While I was busy testing the Roccat Kone Aimo mouse I thought it might be a good idea to also take the Roccat Suora FX mechanical keyboard for a spin and review its performance. This also gave me the opportunity to see how the Roccat Swarm app that’s used to configure Roccat hardware would handle two devices at once. There were some interesting results.
Mechanical keyboards are all the rage, they are generally tougher and more responsive than your standard keyboard. They are also the preferred choice of top gamers which is why Roccat created the Suora FX. Like nearly all mechanical keyboards, this is a really solid piece of kit and comes with the obligatory frameless design. Here are the specs:
- Advanced anti-ghosting with N-key rollover
- 1000Hz polling rate
- 50 million keystroke lifecycle
- Multimedia functions
- 6 programmable macro keys
Gamers looking for a decent amount of functionality won’t be disappointed, because like the Aimo mouse, the Suora utilises the Swarm app to configure the keyboard. The app allows users to set up to six macros which are selectable on the keyboard with the Function key. It’s a matter of creating a profile for the key or using one of the pre-configured macros that come with the keyboard. Another feature which some may find useful is the ability to add a sound to keypresses. Great for annoying other people in the room.
Along with being able to add macros, once again Roccat has gone to town with the RGB lighting and multiple profiles can be created for individual games. Users can either create their own by depressing keys and selecting what colours to assign to each key or use some of the predefines key setups and colours. Gamers who want a light show will find everything they need to make the keyboard shine.
When creating a profile, a game executable can also be assigned to it. In theory what should happen is the keyboard profile will launch when the game is launched. I say in theory because it can be a bit hit and miss. What I discovered was that this would only work if the Game Mode button had been activated on the keyboard before the game was launched. I also discovered that sometimes it would not kick in even with the button activated. It took some messing around to get it working, and even then it wasn’t perfect with every game launch. Frustratingly this has to be an issue with the Swarm app itself and is likely nothing to do with the keyboard.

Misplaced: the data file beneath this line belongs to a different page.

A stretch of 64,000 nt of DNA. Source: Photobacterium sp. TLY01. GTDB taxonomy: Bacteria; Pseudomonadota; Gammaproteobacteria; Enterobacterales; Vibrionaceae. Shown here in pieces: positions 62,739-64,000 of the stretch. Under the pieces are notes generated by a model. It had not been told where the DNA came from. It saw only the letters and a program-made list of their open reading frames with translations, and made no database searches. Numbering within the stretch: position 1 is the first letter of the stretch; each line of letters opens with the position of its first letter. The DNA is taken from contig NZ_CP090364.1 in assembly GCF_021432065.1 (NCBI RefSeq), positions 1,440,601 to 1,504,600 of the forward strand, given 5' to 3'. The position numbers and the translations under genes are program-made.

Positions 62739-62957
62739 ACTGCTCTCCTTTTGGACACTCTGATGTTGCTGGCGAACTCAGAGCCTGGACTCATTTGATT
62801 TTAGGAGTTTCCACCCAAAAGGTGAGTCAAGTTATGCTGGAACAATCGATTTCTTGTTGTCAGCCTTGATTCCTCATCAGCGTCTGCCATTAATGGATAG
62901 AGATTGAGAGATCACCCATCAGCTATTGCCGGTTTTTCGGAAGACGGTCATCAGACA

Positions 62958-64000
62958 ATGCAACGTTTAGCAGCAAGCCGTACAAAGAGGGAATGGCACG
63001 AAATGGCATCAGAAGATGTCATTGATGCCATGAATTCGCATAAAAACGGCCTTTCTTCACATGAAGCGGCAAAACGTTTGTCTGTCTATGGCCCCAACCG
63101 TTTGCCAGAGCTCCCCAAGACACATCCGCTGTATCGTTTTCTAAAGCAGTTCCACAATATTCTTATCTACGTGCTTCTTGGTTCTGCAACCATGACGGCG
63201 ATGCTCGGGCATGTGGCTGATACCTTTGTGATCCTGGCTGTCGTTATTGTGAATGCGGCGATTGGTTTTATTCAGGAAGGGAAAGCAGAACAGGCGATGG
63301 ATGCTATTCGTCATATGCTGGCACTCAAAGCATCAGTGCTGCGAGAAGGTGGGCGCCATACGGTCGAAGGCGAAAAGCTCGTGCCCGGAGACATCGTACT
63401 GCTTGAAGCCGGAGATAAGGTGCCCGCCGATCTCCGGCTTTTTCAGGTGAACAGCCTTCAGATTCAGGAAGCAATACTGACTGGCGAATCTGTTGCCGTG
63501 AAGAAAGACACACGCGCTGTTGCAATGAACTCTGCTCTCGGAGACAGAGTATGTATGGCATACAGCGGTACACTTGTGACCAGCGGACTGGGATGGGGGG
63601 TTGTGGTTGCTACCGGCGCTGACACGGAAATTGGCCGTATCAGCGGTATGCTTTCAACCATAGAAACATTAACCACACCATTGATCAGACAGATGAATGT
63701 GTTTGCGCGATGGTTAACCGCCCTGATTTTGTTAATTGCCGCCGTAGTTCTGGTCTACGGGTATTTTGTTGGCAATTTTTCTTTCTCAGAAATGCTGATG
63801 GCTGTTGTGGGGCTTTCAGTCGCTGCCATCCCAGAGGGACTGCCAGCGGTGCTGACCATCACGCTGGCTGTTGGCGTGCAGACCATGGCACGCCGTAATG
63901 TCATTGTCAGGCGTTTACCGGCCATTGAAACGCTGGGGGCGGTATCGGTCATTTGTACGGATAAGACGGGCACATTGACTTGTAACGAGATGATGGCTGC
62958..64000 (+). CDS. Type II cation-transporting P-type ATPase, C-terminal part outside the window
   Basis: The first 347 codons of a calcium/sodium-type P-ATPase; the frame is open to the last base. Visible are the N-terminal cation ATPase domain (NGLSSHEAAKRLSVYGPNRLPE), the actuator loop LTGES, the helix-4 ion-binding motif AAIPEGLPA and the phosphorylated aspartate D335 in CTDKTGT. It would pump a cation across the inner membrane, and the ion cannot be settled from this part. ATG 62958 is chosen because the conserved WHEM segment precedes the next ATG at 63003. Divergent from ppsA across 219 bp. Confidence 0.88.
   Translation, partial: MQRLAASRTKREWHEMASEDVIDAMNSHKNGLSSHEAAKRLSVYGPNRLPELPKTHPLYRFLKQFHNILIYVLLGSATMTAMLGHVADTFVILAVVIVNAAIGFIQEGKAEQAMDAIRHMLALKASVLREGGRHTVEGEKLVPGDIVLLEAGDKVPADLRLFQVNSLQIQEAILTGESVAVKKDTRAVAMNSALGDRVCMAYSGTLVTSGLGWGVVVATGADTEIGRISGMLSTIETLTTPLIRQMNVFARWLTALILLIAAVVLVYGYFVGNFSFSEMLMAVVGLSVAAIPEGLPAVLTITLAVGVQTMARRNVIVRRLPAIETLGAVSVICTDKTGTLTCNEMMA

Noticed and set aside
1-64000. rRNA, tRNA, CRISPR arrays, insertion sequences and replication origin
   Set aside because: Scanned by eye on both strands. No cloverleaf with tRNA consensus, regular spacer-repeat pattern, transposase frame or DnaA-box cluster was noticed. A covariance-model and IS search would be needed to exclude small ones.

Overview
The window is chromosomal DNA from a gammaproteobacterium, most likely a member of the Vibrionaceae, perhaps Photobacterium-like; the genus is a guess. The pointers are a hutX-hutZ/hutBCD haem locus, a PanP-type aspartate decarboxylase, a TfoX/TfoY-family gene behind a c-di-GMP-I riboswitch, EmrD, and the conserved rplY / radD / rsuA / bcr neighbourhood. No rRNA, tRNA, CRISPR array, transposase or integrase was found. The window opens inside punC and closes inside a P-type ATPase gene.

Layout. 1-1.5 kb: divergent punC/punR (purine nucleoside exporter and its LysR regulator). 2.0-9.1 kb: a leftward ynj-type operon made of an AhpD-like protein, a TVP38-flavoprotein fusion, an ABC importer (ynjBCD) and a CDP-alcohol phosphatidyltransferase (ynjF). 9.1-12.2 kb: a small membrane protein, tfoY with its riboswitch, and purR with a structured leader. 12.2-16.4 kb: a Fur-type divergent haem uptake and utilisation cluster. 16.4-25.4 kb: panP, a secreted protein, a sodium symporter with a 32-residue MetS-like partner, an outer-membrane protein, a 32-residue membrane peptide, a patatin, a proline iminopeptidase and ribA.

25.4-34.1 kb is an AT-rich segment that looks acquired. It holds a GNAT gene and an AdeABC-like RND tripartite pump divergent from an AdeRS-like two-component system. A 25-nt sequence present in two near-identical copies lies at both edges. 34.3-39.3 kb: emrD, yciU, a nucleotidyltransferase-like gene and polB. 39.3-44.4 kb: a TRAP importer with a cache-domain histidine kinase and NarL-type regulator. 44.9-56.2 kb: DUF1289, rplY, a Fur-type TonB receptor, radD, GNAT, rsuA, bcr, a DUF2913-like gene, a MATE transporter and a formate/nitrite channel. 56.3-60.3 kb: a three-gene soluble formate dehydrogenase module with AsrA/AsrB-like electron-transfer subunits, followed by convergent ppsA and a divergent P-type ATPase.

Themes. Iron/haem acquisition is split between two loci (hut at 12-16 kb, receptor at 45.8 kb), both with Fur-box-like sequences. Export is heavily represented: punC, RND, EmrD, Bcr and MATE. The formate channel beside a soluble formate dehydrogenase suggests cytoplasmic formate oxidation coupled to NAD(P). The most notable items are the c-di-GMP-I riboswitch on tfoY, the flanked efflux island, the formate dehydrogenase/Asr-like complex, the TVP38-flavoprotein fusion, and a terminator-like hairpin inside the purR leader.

To get the most out of the Suora you need to persevere with the Swarm app which can be tetchy. The keyboard also comes with minimal instructions and the Game Mode button press problem I only discovered by trial and error. It’s strange because I experienced no such problems with the Aimo mouse in the Swarm app. I had to reset back to defaults a couple of times and restart the config which is not something I have to do with the mouse.
So is it great for gaming? I have to say it’s really good. The keys feel excellent and are super responsive. Moving from a standard keyboard to the Suora for Paragon felt very odd, the movement felt great and it’s hard to explain in words the difference between the two. Not being a pro gamer and not pressing buttons at lightning speed it’s hard to know just how much better this keyboard could make you, but the fact that even I noticed says something.
The keyboard is fairly comfortable to use as it’s compact, and although frameless designs take some getting used to, the key positioning feels right. It’s slightly narrower than I am used to when typing but for gaming, it feels spot-on.
The Suora FX is not a cheap keyboard (around £100) but when coupled with an Aimo mouse it’s great for gaming. It feels solid and responds well. The only real drawback is how it’s configured with the Swarm app which sometimes works when loading profiles and sometimes doesn’t.
Despite its configuration quirks, when you get the Roccat Suora FX setup right, and the Swarm app is playing ball, it’s a great keyboard.Related to this article